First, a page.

Required quality RQ(I,J,K). This factor represents the level of data quality required by activity I, which uses data set J and depends on dimension K. Data warehousing implicitly assumes that the stored data is used for more than one purpose and the quality requirements for them can vary dramatically. For one use (such as aggregate production planning) of a particular data set (sales forecasts), order-of-magnitude correctness may suffice; for another (such as item-level planning), each value must be precise. The required quality also depends on the data quality dimensions.

In this scenario, the sales data set (J=2) supports the organizational activities production planning (I=1) and sales tracking (I=2). The current timeliness (K=2) of the sales file is more than adequate for sales tracking but inadequate for production planning.

For data sets used by more than one application, the current quality of a particular dimension may be insufficient for some of the applications and more than sufficient for others.

Anticipated quality AQ(J,K;L). This factor represents the quality of data set J on dimension K resulting from undertaking project L. The people responsible for data quality can undertake projects affecting the quality of various data sets, but may well affect the various dimensions of data quality in different ways. It is quite possible that efforts to improve the quality of a particular dimension diminishes the quality on another dimension; an example is the trade-off between accuracy and timeliness [2]. So, if project L=2 (to make sales file J=2 more timely) is undertaken, then the timeliness dimension (K=2) would improve, but accuracy (K=1) would suffer.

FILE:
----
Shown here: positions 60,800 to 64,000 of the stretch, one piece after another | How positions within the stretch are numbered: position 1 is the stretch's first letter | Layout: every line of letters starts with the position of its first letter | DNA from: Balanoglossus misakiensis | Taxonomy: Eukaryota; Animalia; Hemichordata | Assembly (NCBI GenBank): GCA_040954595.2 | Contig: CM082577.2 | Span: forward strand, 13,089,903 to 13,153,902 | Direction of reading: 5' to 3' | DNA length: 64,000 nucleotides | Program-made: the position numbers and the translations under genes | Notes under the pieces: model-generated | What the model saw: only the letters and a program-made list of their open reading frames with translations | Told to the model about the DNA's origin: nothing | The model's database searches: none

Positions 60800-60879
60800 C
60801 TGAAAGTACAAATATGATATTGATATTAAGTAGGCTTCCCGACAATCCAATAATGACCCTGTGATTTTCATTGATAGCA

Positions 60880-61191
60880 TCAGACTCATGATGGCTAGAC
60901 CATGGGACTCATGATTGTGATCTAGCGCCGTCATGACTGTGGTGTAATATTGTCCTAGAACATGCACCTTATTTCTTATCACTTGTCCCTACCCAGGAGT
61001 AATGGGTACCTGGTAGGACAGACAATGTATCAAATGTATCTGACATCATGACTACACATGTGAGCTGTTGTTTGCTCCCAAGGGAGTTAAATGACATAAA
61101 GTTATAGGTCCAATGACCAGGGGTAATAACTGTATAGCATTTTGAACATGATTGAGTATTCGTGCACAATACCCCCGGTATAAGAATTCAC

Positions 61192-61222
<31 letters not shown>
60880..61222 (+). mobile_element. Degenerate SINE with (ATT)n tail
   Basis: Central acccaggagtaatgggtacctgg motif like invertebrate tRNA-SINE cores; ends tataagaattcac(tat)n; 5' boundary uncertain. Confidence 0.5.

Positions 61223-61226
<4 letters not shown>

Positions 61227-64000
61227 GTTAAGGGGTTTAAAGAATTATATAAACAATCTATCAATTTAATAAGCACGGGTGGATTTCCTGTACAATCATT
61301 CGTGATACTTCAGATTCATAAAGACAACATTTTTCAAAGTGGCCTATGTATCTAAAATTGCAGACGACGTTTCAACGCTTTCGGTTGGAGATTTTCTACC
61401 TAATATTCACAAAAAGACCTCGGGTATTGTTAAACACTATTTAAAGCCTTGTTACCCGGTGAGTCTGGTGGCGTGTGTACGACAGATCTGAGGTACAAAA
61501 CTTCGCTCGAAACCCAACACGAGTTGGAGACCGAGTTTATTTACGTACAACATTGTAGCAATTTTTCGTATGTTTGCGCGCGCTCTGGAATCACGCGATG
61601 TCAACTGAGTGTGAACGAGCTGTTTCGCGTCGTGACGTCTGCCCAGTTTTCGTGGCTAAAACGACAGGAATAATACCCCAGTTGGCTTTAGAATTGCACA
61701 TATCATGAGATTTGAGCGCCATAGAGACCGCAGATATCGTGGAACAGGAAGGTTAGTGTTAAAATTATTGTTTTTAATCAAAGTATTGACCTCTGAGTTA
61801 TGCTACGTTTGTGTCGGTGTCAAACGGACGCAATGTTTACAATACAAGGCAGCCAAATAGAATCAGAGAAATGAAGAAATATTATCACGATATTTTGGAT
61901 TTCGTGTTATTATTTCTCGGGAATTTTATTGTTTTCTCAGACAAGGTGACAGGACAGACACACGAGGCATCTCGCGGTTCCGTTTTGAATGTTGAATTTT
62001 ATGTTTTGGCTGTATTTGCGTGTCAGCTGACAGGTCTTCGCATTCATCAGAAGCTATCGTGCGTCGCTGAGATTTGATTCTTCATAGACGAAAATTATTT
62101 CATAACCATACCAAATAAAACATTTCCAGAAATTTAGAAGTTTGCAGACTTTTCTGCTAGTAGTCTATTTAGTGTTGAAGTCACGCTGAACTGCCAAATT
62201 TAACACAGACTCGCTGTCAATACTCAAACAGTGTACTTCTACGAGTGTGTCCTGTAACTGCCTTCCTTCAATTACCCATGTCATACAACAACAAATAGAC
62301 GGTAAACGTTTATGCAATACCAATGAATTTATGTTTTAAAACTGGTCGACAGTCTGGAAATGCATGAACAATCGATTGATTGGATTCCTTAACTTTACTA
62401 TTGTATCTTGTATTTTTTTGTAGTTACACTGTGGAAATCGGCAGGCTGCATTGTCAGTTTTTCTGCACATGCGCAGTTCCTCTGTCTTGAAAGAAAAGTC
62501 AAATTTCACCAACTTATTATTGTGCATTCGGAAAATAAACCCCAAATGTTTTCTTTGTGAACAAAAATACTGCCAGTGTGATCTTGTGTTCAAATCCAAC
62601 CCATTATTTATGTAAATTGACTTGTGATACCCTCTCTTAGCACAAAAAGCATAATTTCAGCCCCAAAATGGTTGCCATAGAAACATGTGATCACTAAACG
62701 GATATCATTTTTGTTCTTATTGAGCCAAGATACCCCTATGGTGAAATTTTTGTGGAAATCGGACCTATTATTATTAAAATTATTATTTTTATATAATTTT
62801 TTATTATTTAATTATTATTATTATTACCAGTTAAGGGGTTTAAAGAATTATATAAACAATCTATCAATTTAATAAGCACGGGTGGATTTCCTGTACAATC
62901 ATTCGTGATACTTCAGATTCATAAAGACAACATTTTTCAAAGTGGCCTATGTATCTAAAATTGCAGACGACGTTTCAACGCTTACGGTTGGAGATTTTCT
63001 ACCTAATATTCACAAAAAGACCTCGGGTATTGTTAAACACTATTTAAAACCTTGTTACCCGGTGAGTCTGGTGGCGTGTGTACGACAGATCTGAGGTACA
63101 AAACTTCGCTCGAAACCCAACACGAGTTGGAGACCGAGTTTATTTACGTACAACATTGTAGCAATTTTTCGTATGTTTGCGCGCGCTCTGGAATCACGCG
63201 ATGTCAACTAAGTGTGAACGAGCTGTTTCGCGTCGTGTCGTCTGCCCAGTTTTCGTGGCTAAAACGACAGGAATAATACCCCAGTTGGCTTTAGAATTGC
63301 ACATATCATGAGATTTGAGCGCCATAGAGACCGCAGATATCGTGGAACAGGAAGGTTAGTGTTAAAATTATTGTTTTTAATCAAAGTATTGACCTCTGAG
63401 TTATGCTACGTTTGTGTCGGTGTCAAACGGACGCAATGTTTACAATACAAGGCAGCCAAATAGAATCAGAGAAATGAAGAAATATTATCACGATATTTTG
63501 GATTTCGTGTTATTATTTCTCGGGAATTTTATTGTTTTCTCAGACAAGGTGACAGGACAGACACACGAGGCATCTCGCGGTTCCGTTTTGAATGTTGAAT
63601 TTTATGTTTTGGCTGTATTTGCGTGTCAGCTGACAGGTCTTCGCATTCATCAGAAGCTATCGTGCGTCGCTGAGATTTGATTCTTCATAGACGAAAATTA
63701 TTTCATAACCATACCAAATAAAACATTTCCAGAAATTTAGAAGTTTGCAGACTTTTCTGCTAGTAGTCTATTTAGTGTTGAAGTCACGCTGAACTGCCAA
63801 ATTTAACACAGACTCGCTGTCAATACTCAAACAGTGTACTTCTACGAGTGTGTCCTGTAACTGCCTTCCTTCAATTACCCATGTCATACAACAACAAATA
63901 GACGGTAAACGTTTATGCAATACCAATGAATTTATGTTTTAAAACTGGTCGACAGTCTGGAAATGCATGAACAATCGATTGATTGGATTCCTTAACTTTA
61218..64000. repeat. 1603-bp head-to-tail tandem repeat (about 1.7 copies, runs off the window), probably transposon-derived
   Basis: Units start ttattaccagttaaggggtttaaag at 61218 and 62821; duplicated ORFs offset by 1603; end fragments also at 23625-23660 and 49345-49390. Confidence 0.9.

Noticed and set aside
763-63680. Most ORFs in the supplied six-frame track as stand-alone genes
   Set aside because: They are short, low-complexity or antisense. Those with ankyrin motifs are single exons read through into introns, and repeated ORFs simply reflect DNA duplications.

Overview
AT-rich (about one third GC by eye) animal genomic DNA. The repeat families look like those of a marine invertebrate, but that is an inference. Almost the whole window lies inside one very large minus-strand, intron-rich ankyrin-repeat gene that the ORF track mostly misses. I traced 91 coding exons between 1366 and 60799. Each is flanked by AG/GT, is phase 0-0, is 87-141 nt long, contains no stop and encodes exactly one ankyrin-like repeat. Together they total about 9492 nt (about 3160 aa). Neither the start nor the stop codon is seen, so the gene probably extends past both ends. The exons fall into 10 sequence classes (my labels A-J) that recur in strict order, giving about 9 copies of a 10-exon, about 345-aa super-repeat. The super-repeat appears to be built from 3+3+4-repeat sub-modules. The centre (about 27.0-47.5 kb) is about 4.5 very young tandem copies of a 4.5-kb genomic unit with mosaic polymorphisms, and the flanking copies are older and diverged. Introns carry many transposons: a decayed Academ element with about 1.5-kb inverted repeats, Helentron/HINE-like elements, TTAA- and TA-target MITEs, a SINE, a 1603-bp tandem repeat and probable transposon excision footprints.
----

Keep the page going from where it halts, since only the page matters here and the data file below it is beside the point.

Although data quality projects usually seek to improve data quality, such a goal is not always on the agenda. For example, suppose that for a certain class of data much more data is gathered and stored than is needed. It might well make sense to actually lower the level of completeness for the data set. The reason would be to save resources.

The metric used to measure each of the three factors—CQ, RQ, and AQ—has to be the same. One could use the domain [0,1], with 0 representing the worst case and 1 the best [2]. For example, in regard to the inventory file, suppose CQ(1,1) = 0.6 (60% of the items are accurate). And for project L=1, which seeks to eliminate 50% of the errors, then AQ(1,1,1) = 0.8. Other possible metrics could be based on ordinal scales.

Priority of organizational activity, Weight(I). Some organizational activities are clearly more important than others. Weight (I) represents the priority of activity I. All factors being equal, common sense dictates that data sets supporting high-priority activities receive preference over those involved in low-priority activities. Weight(I) should satisfy O< Weight(I)<1, and the weights should add up to 1.